The duck goes “quack,” the horse goes “neigh,” and the dog goes “bark.” It goes “BARK! BARK! BARK! BARK!”
There are a lot of noisy dogs out there barking at every little thing they see or hear. While dogs themselves are great, this aspect of ownership isn’t always fun. It’s an aspect that most owners have to face, but not all.
Tom and Jane Cannone almost never hear their dog bark, but they do see her communicate in other ways. This includes a language that they weren’t even aware of when they got her!
When Tom and Jane Cannone met a deaf dog named Boombox at a shelter, they knew they had to adopt her.
In 2016, the Cannones were looking for a dog. They searched online through a rescue agency known as the Carolina Boxer Rescue which, despite the name, serves not only the Carolinas but also Southeastern Virginia.
It was there when they saw a white Boxer named Boombox who, strangely enough, didn’t have a waiting list to be adopted. When they asked why they got a response along the lines of “it’s probably because she is deaf.”
The Cannones were touched by this revelation and decided that they would be the ones take her in.
They drove from their home in Norfolk, Virginia out to Charleston, South Carolina, to pick Boombox up from her foster home and welcome her into a new permanent home.
Boombox was about the best dog they could have asked for. She was well-behaved and affectionate. Without her hearing to rely on, she had an improved sense of vision and smell. Plus she rarely ever barked, even when meeting other dogs on his walks.
“Other dogs in the neighborhood are barking, and people ask me how I keep Boombox quiet,” Tom Cannone told The Virginian Pilot. “I just tell them that she obeys.”
Boombox isn’t 100% perfect though. She doesn’t like dark places and doesn’t cope well when she’s left alone for long stretches. Still, these are relatively small problems in the grand scheme of things and ones that can be worked around pretty easily.
The solution that the Cannones have come up with is to simply put Boombox in doggy daycare while they are off working. This plan has been working out pretty well so far.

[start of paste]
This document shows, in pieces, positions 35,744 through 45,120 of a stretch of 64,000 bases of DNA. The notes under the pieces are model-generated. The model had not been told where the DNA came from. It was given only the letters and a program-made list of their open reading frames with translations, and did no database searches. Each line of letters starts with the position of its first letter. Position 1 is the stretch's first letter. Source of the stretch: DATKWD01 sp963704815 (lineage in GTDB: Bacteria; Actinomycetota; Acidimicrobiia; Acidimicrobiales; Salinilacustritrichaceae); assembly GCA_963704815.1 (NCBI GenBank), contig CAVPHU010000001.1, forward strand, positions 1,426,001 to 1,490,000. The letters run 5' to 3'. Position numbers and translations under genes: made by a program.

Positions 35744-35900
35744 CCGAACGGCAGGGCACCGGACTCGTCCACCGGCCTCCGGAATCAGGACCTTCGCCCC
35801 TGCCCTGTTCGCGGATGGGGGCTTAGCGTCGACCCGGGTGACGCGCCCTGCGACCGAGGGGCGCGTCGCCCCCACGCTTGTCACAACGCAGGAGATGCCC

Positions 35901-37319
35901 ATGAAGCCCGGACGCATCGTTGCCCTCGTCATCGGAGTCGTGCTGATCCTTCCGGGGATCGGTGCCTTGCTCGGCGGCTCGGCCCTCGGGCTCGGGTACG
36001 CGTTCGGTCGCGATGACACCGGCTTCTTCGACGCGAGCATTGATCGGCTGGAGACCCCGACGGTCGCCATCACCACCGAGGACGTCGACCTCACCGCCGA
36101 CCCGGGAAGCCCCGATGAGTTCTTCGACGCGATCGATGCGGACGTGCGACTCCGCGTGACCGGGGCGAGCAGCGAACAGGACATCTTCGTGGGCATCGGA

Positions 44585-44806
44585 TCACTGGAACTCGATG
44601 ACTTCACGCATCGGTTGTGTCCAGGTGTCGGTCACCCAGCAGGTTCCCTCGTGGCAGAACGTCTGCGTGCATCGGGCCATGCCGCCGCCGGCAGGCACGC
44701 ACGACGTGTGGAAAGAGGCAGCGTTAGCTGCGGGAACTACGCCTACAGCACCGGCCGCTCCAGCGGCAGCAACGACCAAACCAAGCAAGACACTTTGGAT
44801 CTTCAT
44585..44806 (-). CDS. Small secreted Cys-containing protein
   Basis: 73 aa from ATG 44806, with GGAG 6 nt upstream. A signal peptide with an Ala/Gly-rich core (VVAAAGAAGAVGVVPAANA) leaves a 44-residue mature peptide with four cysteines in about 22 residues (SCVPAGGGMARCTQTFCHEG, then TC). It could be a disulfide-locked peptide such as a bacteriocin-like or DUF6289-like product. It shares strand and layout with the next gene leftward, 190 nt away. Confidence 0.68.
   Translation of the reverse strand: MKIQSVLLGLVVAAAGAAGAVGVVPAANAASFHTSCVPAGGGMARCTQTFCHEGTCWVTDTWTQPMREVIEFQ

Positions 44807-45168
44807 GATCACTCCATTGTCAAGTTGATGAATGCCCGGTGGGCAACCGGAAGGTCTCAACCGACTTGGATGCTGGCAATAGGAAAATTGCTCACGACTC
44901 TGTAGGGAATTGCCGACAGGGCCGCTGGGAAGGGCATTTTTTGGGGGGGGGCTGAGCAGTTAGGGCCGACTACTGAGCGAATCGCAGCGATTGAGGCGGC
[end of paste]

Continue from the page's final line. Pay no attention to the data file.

Two years later, they learned that she knew sign language.
You would think that, after two years with a Boombox, the Cannones would have already known about all of her abilities. Yet, during a recent trip to the veterinarian, a shocking discovery was made.
When Veterinarian Layne Brett learned of Boombox’s deafness, she wondered what would happen when she gave a downward hand motion that meant “sit” in dog sign language.
Boombox seemed to know exactly what it meant as she sat down immediately. Her owners were stunned!
If you’re wondering what dog sign language is and how it differs from standard American Sign Language, Brett has the answers.
“Sign language was developed by dog trainers for use on police dogs, show dogs as well as deaf dogs,” she told The Virginia Pilot.
“There is a formal system of sign language developed for various commands, but often owners and their dogs adapt them or develop their own.”
Lately, the Cannones have been learning this language and testing it on Boombox to see which signs she already knows. While she likely knows several, Jane Cannone told Virginia Pilot about one particular command.
“When we hold a finger up and motion to her, she knows it’s time for her walk,” she said.
Both Cannones are grateful to have a well-behaved dog with such a special ability.
“There’s something special about her,” Jane said. “She’s so sweet, and I wouldn’t change this experience for the world.”